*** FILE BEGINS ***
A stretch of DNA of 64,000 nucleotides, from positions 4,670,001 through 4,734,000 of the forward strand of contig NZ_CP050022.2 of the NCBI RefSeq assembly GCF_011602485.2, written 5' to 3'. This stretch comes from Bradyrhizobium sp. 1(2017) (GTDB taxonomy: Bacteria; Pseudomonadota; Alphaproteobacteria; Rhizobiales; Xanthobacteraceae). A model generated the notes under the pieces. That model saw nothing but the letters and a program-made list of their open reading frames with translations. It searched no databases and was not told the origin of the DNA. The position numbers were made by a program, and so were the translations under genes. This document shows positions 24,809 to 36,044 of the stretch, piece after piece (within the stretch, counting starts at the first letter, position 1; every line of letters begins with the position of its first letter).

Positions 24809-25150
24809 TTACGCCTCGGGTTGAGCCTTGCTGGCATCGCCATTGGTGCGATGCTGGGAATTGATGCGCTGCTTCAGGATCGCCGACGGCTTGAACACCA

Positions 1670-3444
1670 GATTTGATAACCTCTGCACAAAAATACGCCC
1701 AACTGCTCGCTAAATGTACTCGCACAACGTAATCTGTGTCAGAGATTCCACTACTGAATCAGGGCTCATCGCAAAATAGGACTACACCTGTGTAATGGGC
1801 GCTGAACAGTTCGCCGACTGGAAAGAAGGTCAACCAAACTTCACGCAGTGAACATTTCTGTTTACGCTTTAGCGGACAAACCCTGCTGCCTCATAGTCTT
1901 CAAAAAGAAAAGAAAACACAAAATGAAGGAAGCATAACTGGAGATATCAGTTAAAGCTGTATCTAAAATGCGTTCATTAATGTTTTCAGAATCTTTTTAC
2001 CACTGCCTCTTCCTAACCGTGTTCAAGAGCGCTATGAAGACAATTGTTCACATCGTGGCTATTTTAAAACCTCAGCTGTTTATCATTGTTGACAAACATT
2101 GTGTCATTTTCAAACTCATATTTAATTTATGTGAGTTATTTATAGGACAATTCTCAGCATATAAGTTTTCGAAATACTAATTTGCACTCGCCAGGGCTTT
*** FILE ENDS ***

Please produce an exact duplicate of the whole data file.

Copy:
A stretch of DNA of 64,000 nucleotides, from positions 4,670,001 through 4,734,000 of the forward strand of contig NZ_CP050022.2 of the NCBI RefSeq assembly GCF_011602485.2, written 5' to 3'. This stretch comes from Bradyrhizobium sp. 1(2017) (GTDB taxonomy: Bacteria; Pseudomonadota; Alphaproteobacteria; Rhizobiales; Xanthobacteraceae). A model generated the notes under the pieces. That model saw nothing but the letters and a program-made list of their open reading frames with translations. It searched no databases and was not told the origin of the DNA. The position numbers were made by a program, and so were the translations under genes. This document shows positions 24,809 to 36,044 of the stretch, piece after piece (within the stretch, counting starts at the first letter, position 1; every line of letters begins with the position of its first letter).

Positions 24809-25150
24809 TTACGCCTCGGGTTGAGCCTTGCTGGCATCGCCATTGGTGCGATGCTGGGAATTGATGCGCTGCTTCAGGATCGCCGACGGCTTGAACACCA

Positions 1670-3444
1670 GATTTGATAACCTCTGCACAAAAATACGCCC
1701 AACTGCTCGCTAAATGTACTCGCACAACGTAATCTGTGTCAGAGATTCCACTACTGAATCAGGGCTCATCGCAAAATAGGACTACACCTGTGTAATGGGC
1801 GCTGAACAGTTCGCCGACTGGAAAGAAGGTCAACCAAACTTCACGCAGTGAACATTTCTGTTTACGCTTTAGCGGACAAACCCTGCTGCCTCATAGTCTT
1901 CAAAAAGAAAAGAAAACACAAAATGAAGGAAGCATAACTGGAGATATCAGTTAAAGCTGTATCTAAAATGCGTTCATTAATGTTTTCAGAATCTTTTTAC
2001 CACTGCCTCTTCCTAACCGTGTTCAAGAGCGCTATGAAGACAATTGTTCACATCGTGGCTATTTTAAAACCTCAGCTGTTTATCATTGTTGACAAACATT
2101 GTGTCATTTTCAAACTCATATTTAATTTATGTGAGTTATTTATAGGACAATTCTCAGCATATAAGTTTTCGAAATACTAATTTGCACTCGCCAGGGCTTT